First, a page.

Journal of Monetary Economics,
Elsevier, vol. 12(1), pages 163-187.
- Fujiki, Hiroshi, 2003. "A model of the Federal Reserve Act under the international gold standard system," Journal of Monetary Economics, Elsevier, vol. 50(6), pages 1333-1350, September.
- Atack, Jeremy & Bateman, Fred, 1992.
"How Long Was the Workday in 1880?,"
The Journal of Economic History,
Cambridge University Press, vol. 52(01), pages 129-160, March.
- Bennett T. McCallum, 1997.
"Issues in the Design of Monetary Policy Rules,"
NBER Working Papers
6016, National Bureau of Economic Research, Inc.
- Bordo, Michael D. & Jonung, Lars, 2000. "A Return to the Convertibility Principle? Monetary And Fiscal Regimes in Historical Perspective," SSE/EFI Working Paper Series in Economics and Finance 415, Stockholm School of Economics.
- Dittmar, Robert D. & Gavin, William T., 2005.
"Inflation-targeting, price-path targeting and indeterminacy,"
Elsevier, vol. 88(3), pages 336-342, September.
- Robert Dittmar & William T. Gavin, 2004. "Inflation-targeting, price-path targeting and indeterminacy," Working Papers 2004-007, Federal Reserve Bank of St. Louis.
- Neely, Christopher J & Roy, Amlan & Whiteman, Charles H, 2001. "Risk Aversion versus Intertemporal Substitution: A Case Study of Identification Failure in the Intertemporal Consumption Capital Asset Pricing Model," Journal of Business & Economic Statistics, American Statistical Association, vol. 19(4), pages 395-403, October.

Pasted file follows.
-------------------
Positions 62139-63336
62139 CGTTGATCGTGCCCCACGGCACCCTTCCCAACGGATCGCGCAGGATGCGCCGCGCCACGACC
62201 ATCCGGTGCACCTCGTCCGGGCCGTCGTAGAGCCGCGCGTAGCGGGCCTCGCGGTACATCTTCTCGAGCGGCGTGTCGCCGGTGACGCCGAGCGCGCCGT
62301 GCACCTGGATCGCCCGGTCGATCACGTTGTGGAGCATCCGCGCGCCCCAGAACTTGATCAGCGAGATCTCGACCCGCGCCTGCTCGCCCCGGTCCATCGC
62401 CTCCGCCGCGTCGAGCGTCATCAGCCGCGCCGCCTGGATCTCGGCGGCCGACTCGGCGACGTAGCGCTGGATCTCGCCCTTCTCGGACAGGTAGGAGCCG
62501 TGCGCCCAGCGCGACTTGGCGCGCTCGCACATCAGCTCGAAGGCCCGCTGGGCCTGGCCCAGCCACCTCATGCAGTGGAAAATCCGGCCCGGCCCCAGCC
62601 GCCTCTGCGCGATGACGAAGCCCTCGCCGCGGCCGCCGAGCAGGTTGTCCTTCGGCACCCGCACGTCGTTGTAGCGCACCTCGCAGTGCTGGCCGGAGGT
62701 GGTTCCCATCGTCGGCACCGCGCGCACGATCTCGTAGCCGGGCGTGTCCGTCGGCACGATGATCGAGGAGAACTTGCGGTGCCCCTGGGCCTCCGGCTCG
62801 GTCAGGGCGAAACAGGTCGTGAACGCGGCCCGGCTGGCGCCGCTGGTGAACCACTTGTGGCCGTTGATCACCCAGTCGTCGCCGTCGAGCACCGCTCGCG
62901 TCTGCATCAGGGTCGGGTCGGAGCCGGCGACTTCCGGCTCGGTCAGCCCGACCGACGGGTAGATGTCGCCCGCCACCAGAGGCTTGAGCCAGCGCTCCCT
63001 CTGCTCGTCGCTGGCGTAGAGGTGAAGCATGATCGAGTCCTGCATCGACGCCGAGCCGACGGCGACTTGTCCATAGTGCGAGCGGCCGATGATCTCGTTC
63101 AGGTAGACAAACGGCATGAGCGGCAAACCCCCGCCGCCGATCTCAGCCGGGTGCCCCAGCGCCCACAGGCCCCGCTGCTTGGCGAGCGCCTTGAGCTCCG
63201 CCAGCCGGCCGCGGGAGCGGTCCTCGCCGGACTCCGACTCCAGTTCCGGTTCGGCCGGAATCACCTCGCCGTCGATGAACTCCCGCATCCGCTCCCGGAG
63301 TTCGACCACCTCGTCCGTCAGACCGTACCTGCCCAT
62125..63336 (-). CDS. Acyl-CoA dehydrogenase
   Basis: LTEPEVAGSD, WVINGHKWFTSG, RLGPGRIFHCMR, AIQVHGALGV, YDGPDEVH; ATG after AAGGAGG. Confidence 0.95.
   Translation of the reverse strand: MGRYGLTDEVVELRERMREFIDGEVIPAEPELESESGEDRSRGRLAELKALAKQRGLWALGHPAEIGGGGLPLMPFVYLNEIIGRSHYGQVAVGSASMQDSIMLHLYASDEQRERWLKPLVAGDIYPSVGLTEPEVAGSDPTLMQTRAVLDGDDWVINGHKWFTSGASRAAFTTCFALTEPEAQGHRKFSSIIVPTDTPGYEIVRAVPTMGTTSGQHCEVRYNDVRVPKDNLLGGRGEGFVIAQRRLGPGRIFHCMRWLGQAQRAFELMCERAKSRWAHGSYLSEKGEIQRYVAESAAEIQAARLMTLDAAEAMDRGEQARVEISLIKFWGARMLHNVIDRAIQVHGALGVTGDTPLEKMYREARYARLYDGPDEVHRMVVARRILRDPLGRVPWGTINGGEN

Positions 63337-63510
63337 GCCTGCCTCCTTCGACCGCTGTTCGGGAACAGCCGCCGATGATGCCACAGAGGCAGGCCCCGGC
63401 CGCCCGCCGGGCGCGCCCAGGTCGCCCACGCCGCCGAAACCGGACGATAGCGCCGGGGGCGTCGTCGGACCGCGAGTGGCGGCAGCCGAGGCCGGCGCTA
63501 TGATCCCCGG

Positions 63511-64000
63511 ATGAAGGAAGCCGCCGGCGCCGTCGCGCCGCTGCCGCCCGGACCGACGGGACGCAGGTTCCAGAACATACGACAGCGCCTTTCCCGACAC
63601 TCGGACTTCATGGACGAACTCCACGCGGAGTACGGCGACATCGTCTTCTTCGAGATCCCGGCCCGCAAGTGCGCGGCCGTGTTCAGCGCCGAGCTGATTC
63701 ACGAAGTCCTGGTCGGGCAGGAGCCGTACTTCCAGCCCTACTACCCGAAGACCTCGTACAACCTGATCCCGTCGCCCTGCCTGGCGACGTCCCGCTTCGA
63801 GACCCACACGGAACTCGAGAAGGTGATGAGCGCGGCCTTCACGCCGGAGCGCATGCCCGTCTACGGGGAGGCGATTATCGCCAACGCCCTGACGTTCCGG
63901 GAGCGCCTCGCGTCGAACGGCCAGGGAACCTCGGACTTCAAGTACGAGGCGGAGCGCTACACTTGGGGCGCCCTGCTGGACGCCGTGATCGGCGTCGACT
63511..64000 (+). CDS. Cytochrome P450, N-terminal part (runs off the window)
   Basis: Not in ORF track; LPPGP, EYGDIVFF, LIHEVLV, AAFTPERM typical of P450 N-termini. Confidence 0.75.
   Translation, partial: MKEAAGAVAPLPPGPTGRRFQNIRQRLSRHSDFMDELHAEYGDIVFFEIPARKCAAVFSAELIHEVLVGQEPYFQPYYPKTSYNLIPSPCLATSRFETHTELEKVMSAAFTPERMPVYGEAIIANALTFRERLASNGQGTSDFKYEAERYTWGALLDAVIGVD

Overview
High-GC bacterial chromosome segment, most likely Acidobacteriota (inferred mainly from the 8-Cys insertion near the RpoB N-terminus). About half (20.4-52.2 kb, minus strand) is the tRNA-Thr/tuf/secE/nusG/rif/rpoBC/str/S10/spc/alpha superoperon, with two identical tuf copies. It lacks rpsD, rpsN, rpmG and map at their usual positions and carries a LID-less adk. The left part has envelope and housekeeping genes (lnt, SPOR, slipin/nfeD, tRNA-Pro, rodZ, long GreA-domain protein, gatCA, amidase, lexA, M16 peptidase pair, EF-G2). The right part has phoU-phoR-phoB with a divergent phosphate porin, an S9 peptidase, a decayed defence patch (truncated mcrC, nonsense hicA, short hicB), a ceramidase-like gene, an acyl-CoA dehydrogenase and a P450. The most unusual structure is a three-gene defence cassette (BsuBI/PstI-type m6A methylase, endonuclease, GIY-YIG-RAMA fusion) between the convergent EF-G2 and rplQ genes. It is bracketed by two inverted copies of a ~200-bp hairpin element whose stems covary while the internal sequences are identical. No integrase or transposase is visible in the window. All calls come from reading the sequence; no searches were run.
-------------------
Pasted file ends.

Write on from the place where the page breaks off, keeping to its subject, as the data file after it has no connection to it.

- Dickey, David A & Fuller, Wayne A, 1981. "Likelihood Ratio Statistics for Autoregressive Time Series with a Unit Root," Econometrica, Econometric Society, vol. 49(4), pages 1057-1072, June.
- Robert Dittmar & William T. Gavin & Finn E. Kydland, 1999. "Price-level uncertainty and inflation targeting," Review, Federal Reserve Bank of St. Louis, issue Jul, pages 23-34.
- Milton Friedman, 1951. "Commodity-Reserve Currency," Journal of Political Economy, University of Chicago Press, vol. 59, pages 203-203.
When requesting a correction, please mention this item's handle: RePEc:bpj:bejmac:v:7:y:2007:i:1:n:26. See general information about how to correct material in RePEc.
For technical questions regarding this item, or to correct its authors, title, abstract, bibliographic or download information, contact: (Peter Golla)
If you have authored this item and are not yet registered with RePEc, we encourage you to do it here. This allows to link your profile to this item. It also allows you to accept potential citations to this item that we are uncertain about.
If references are entirely missing, you can add them using this form.
If the full references list an item that is present in RePEc, but the system did not link to it, you can help with this form.
If you know of missing items citing this one, you can help us creating those links by adding the relevant references in the same way as above, for each refering item. If you are a registered author of this item, you may also want to check the "citations" tab in your profile, as there may be some citations waiting for confirmation.
Please note that corrections may take a couple of weeks to filter through the various RePEc services.